bring down bycatch wherever possible to levels approaching zero 14. better coordinate United Nations agencies that consider coasts and oceans . This may be the appropriate answer to what the late Swiss Economics Professor Hans Otto Binswanger called the “Glaubensgemeinschaft der Ökonomen” (Religious Community of Economists). When it comes to marine conservation the question at the beginning is the same as in other conservation fields – indeed the same as always in politics: what kind of world do we want? A high risk society favouring “the economy”. lessen the dominance of the fishing industry in fisheries management 20. prevent overcapitalization of fishery 13. promote transparency and public participation in fisheries management 19. move off maximum sustainable yield in relation to scientific uncertainty 21. foster cooperative state-federal governance of marine resources 5. create incentives for the production of hybrid fuel and alternative fuel vehicles 11. police and enforce fishery restrictions 18. apply the precautionary principle in policy making 3. recognize that the sea is not infinitely capable of assimilating harm 7. The main points areix: 1. putting business interests above everything else? A society for whom the short term interest of faceless organisations and apparatus are more important than humans – and other living creatures? Or a world based upon reason. In his works he attempts to expose that our unfaltering belief in money. Science alone does not provide any guidelines for behaviour. The same is true with science. expand public understanding of marine environments 2. diminish subsidies for petroleum based transportation 10. advance pollution prevention rather than end-of-pipe controls 6. curtail subsidies to the fishing industry that lead to unsustainable fishing practices 16. always changing. increase our capacity to learn in marine resource management 12. On the contrary: it is always in flux. implement the pollution prevention act 25. add a substantive element to the national environmental policy act 22. promote industrial ecology and clean production strategies 8. Science is a tool that can be used for any purpose. always incomplete. adopt green taxes to promote efficiency and conservation 9. Begin to address non-point sources of pollution 24. Science does not say whether it is bad when a species goes extinct. In his widely read book “Listening to the Sea” he sketched a future framework for the sustainable governance of the sea. growth and the creation of wealth is only very weakly rooted in reality – if at all. Science provides knowledge. but this knowledge is in no way all-encompassing. apply more local knowledge in resource management 17. protect spawning habitat by creating marine reserves and harvest refugia 15. 23. strengthen technology-forcing standards in the clean water act. support a conservationist III UN convention on the law of the sea 26. wisdom and precaution? Why do we have to be neutral and value free and without emotion – why can’t we be emotionally involved and actually care about – and for – the world we live in? Several years ago I had the pleasure to be involved with the American activist and Lawyer of the sea Robert Jay Wilder in a campaign against experiments for large scale CO2 dumping off the Big Island of Hawaii. build marine ecosystems management 4.question: is global society behaving reasonably? Or to push it further: are our values and priorities rooted in reason – not to speak of wisdom? The Canadian Conservationist and Science Writer David Suzuki predicts that the answer to our various global dilemmas will be “quasi religious” in nature.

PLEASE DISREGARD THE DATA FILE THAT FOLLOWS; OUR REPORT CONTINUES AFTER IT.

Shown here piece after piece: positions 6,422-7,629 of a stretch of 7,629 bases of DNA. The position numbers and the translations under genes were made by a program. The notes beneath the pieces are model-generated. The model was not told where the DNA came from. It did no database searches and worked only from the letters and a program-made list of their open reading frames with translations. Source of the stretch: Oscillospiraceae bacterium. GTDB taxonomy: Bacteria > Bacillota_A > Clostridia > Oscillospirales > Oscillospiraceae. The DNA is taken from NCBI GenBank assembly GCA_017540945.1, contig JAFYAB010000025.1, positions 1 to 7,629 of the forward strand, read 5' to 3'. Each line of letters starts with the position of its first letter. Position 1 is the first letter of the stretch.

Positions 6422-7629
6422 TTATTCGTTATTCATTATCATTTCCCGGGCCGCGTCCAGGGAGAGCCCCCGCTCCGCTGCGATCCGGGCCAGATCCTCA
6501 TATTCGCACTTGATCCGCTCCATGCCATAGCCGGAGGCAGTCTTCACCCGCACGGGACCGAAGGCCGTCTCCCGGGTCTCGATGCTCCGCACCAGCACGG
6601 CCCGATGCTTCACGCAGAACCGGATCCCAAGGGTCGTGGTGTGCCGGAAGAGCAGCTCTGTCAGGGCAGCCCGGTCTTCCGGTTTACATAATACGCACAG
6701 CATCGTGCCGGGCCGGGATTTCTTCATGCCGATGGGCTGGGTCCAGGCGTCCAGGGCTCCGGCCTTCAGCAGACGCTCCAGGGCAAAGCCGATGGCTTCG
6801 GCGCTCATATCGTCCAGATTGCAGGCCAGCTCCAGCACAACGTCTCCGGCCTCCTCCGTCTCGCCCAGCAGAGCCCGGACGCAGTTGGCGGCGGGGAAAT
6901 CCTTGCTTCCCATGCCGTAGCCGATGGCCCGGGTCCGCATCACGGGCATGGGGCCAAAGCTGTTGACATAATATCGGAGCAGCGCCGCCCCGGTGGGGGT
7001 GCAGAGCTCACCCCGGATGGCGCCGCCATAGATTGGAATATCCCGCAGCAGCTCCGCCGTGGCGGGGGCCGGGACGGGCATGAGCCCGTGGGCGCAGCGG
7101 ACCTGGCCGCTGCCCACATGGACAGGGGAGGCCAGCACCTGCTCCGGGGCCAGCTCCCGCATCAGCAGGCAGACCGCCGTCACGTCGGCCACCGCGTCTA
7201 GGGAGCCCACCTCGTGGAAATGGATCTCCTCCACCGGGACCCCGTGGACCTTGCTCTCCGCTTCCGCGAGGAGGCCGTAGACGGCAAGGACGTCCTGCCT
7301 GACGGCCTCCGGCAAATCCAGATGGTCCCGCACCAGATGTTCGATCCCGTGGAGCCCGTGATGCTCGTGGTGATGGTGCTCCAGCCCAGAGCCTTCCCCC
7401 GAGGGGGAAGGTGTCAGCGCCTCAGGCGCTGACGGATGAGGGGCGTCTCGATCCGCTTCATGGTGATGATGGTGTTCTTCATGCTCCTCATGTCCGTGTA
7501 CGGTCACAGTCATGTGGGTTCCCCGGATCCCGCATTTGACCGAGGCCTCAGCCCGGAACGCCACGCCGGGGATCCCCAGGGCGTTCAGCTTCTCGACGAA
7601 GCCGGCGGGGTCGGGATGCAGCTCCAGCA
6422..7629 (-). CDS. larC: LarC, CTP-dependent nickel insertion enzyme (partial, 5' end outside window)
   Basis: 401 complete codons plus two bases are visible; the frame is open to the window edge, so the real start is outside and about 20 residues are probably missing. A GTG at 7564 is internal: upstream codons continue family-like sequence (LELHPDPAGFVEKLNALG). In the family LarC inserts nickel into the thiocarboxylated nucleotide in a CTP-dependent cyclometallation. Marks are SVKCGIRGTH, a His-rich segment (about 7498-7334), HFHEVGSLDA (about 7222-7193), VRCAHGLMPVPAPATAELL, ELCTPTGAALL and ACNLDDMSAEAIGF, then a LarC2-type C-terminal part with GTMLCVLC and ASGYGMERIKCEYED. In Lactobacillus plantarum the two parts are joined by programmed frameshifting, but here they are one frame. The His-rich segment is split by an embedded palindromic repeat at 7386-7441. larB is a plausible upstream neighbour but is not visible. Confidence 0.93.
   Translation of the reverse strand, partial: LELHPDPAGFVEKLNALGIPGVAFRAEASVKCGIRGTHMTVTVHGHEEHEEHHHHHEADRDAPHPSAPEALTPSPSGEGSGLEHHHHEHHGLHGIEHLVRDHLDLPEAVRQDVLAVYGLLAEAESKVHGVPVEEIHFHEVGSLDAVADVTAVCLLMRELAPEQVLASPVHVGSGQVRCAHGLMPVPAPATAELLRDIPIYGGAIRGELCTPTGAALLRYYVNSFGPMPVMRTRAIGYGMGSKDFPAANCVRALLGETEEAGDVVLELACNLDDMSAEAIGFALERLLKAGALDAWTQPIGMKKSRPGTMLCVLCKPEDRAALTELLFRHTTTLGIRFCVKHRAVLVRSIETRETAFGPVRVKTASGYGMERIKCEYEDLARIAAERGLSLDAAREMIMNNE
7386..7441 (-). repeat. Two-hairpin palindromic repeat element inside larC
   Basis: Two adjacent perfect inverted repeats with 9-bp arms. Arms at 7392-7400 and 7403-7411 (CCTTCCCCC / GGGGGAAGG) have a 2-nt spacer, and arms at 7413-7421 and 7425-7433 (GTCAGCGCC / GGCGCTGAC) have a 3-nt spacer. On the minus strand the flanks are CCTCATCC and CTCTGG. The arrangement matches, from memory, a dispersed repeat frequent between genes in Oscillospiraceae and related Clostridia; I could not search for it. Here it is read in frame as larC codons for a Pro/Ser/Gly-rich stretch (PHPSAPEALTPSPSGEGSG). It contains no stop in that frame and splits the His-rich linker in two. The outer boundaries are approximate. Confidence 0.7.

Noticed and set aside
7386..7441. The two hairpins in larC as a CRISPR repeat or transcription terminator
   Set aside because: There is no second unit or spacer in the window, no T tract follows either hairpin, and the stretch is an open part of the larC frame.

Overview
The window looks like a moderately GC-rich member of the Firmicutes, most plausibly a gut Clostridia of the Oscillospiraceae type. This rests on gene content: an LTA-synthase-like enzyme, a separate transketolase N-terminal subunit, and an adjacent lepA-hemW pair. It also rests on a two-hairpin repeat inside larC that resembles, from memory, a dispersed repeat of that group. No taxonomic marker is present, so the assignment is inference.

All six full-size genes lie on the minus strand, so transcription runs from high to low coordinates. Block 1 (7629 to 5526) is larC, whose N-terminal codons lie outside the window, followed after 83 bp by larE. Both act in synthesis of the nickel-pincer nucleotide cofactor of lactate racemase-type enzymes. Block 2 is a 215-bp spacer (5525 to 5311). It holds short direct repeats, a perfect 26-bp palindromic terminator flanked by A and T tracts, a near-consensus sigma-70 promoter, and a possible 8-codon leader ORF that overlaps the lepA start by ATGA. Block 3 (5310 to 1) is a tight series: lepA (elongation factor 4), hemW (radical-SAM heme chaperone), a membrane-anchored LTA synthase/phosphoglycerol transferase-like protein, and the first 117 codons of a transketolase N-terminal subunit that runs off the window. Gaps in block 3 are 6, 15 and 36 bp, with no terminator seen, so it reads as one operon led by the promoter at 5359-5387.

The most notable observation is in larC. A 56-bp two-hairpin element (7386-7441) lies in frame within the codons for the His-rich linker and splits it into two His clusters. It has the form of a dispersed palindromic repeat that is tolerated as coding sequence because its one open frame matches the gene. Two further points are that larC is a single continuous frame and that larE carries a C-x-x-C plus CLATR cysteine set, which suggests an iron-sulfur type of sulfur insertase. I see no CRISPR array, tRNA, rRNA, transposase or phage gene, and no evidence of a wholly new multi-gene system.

Sources consulted and otherwise not quoted: Cicin-Sain. We will love only what we understand. Teubner Geographie. At the same time we are a highly emotional bunch. 1998 Clark. they could turn out to be the last resort for many threatened species. Some time ago I for myself have re-named our species from Homo Sapiens Sapiens to Homo Sapiens Potentialis. If no grander strategy will succeed. 1989 Sommer.: Kranke Meere? Verschmutzung und Ihre Folgen. MPAs alone will not solve the problems but remain merely one piece of a solution strategy. Human decisions always are a mix of knowledge and emotions. Baba Dioum who said: In the end we will only conserve what we love. Heidelberg. R.: Physische Geographie der Meere und Küsten. and Knecht.. 1998 Thiesen. 1992 Kelletat.: Climate Poker. And we will understand only what we are taught. Heidelberg.: Integrated Coastal and Ocean Management. S. D. I therefore agree with the Senegalese Ecologist. and it is common knowledge among psychologists that even important decisions are hardly ever based upon facts and logical arguments. Our talent for ignoring the obvious is at least as well developed. Washington D. B. Island Press. Springer. MindQuest.: Biologische Meereskunde. but we rarely use it. R. 1999 BBC TV series „Exploring our blue Planet“ . Heidelberg. Spektrum Akademischer Verlag. So as corny as it may sound.Marine protected areas play an important part in the grand strategy of global marine – and larger environmental – protection. U.B. As a species we may have a talent for reason.C.
A.P. Veron J. 1989 Suzuki. Gaston K.i Stone. G. ii . C. 2006. C.: How protected are coral reefs?. June 2006 vi Thiesen.. Milton Keynes. D. University of Hawai’i Press. Bantam. Reed.J.J.: Das Hawaiianische Ahupua`a aus Sicht des heutigen ICZM. and Knudstson. Auckland. May 2008 vii Mihinui. et al: Marine Reserve benefits local Fisheries. v Mora. et al: World's coral reef left vulnerable by paper parks .: Wisdom of the Elders. Kranenburg C. 2004 ix Wilder. 2007 iv Mora. University of Pittsburgh Press... 4(2).: A Flaxroot Understanding of Resource Management. H.: Conservation Biology in Hawai’i. 2002 viii Russ.... 1998. Costello M. EUREKALERT. 1992 iii Life in The Oceans. Marburg. P.: Listening to the Sea – the Politics of improving environmental Protection. Open University. New York. C. Ecological Applications.. R. Andréfouët S. in: Whenua – Managing Our Resources. Science 314. Rollo A. 757-760. poster presentation on the annual conference of the Working Groups Seas and Coasts of the German Geographical Society. Honolulu. Myers R. S.
This action might not be possible to undo. Are you sure you want to continue?
We've moved you to where you read on your other device.
Get the full title to continue listening from where you left off, or restart the preview.